Modi Visit to Fuel Chinese Investment into India

Posted by Reading Time: 7 minutes

By Dezan Shira & Associates
Editors: Kimberly Wright and Adam Pitman

Chinese President Xi Jinping and Indian Prime Minister Narendra Modi orchestrated more than US $22 billion in trade and economic agreements during Modi’s recent three-day visit to China. The total dwarfs the conservative US $10 billion figure that the media floated at the start of Modi’s trip to China. How did they do it?

It’s not because Xi and Modi are friends. Despite smiling faces in the now infamous selfie, their countries are locked in territorial disputes across their shared border – which has led to competition between the counties in the South China Sea and Indian Ocean – and remain at-odds over their respective diplomatic and economic plans for Asia.

Modi’s trips to China as chief minister of Gujarat, Weibo account, and visit to Xi’s hometown may have helped soothe some tension. But no, Xi and Modi aren’t friends – they need each other. China needs India to diversify, and India needs China for foreign investment. Xi handed over his shopping list; Modi made the delivery to Xi’s doorstep.

Related Link IconRELATED: What China Wants From India – Manufacturing Capacity

Deals Offer Insight for Investors

The more than US$22 billion in agreements show that the Chinese and Indian governments are able to build on the strength of relationships between private companies in China and India. Investors that have sat on the fence should review the trade and economic agreements arranged by Xi and Modi; the agreements offer key insights into where companies in China or India can find business opportunities across the border. The US$22 billion in agreements spanned telecommunications, information technology, renewable energy, manufacturing, infrastructure, steel, small and medium sized industries, as well as film and entertainment. 

  • Telecommunications

Bharti Airtel received US$2 billion in financing commitments from the China Development Bank, the largest bilateral commitment to a private Indian company. The Industrial and Commercial Bank of China (ICBC) also committed US$500 million to Bharti Airtel for telecommunications development in India.

  • Information Technology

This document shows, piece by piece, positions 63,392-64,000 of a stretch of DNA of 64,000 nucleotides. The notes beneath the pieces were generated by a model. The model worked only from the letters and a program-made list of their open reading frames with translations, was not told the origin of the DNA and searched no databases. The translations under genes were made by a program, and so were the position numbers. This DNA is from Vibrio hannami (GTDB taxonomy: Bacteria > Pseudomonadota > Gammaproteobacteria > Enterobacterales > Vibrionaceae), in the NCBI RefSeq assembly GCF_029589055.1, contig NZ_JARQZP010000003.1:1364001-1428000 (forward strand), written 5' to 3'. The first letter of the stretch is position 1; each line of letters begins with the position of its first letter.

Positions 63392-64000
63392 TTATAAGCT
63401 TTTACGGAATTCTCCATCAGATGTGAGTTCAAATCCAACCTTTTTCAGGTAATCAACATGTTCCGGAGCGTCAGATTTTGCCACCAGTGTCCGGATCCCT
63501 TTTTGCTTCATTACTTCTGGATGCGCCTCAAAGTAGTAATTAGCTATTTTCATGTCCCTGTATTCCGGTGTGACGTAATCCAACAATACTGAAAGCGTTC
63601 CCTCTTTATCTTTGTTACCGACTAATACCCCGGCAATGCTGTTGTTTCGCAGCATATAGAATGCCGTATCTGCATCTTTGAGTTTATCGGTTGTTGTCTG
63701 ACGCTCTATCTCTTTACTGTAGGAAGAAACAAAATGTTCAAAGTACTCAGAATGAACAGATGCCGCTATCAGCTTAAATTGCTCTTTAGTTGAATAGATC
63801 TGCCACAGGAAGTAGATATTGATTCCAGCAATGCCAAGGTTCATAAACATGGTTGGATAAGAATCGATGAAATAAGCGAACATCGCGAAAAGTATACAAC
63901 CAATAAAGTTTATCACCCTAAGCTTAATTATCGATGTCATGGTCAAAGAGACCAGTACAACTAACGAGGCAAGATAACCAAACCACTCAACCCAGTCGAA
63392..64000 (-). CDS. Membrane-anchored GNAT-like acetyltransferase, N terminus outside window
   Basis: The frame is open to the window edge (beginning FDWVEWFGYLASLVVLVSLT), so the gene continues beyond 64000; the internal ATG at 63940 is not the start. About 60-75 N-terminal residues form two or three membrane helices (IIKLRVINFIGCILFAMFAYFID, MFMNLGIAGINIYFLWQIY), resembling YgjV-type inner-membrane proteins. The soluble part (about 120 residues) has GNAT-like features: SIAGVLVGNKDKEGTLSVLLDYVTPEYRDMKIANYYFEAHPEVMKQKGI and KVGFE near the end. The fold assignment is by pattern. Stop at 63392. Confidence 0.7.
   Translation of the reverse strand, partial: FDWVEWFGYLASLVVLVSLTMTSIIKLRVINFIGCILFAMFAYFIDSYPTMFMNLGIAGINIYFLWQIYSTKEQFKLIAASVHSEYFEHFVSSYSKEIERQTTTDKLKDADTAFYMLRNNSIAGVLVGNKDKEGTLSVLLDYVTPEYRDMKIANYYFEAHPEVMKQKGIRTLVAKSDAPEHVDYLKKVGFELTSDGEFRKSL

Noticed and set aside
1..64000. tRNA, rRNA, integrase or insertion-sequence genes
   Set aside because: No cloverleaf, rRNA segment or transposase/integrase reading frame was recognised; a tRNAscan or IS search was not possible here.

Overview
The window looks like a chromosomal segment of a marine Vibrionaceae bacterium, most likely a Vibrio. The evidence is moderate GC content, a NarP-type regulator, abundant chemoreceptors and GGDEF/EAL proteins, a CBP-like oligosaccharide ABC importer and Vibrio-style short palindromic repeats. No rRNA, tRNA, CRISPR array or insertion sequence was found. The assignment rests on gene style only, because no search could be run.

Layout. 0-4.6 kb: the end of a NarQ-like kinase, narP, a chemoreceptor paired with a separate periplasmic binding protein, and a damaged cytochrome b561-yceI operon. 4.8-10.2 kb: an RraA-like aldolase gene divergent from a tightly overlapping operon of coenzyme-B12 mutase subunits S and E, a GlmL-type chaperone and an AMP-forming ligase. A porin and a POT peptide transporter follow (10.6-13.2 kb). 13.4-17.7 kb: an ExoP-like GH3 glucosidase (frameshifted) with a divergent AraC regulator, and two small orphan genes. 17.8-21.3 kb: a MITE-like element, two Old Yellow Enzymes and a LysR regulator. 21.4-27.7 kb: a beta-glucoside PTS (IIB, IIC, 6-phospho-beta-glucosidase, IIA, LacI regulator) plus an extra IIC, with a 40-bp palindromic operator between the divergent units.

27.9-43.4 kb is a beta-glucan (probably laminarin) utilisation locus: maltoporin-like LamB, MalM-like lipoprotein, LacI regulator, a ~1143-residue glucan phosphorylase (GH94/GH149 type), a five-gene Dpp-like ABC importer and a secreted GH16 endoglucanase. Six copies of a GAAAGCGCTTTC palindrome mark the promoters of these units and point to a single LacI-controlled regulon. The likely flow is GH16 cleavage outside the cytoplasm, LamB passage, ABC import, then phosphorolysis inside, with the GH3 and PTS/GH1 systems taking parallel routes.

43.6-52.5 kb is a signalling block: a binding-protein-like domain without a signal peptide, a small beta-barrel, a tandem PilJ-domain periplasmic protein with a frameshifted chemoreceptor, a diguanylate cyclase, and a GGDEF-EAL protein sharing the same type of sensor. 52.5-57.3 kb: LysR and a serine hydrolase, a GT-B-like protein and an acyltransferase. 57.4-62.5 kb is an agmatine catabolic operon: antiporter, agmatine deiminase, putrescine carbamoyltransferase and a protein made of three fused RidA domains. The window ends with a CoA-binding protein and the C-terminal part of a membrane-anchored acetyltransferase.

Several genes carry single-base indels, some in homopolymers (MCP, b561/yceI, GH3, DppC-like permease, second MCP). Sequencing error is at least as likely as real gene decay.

Guizhou, one of China’s least developed provinces, was the focus of several agreements involving the IT services industry. Infosys signed an agreement with the People’s Government of Qiannan Autonomous Prefecture to build a ‘China-India Information Service Industry Corridor’ in the southern part of Guizhou. The Guizhou provincial government also entered into an agreement with the Confederation of Indian Industry (CII) to promote the participation of Indian companies in IT projects.

  • Renewable Energy

The trip produced two memorandums of understanding (MoUs) for photovoltaic (PV) industrial parks in India, one will be located at Mundra’s Special Economic Zone (SEZ) in Gujarat, India. In addition, two MoUs were signed for the development and manufacturing of solar cell modules, while Axis Energy Ventures India, Mingyang Wind Power and Global Wind Power Ltd signed a tripartite MoU for the research and development of renewable energies.

  • Manufacturing

Chinese manufacturers signed several MoUs with Indian partners to shift production to India. Guizhou International Investment Corporation (GIIC) signed an MoU with India’s GMR group to develop a 2,000 acre industrial park at the Kakinada SEZ in Andhra Pradesh, India for Chinese manufacturers, while the China Association of Small & Medium Enterprise (CASME) signed a similar agreement for an SEZ in Gujarat. Autolite India Ltd. and Jinway Import and Export Co. also signed an agreement designed to support the manufacturing of high-tech capital goods in India.

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  • Infrastructure

Xi and Modi both expressed their commitment to establishing the Asian Infrastructure Investment Bank to support regional infrastructural development in India. In addition, the China Development Bank will finance the development of an APL Mundra Power Plant, ICBC signed a MoU to support Infrastructure Leasing and Financial Leasing (IL&FS) in India, and China Huaneng Group signed an agreement for the development of 4,000 MW Thermal Power project in Nana Layja, Gujarat.

  • Steel

China National Technical Import and Export Corporatio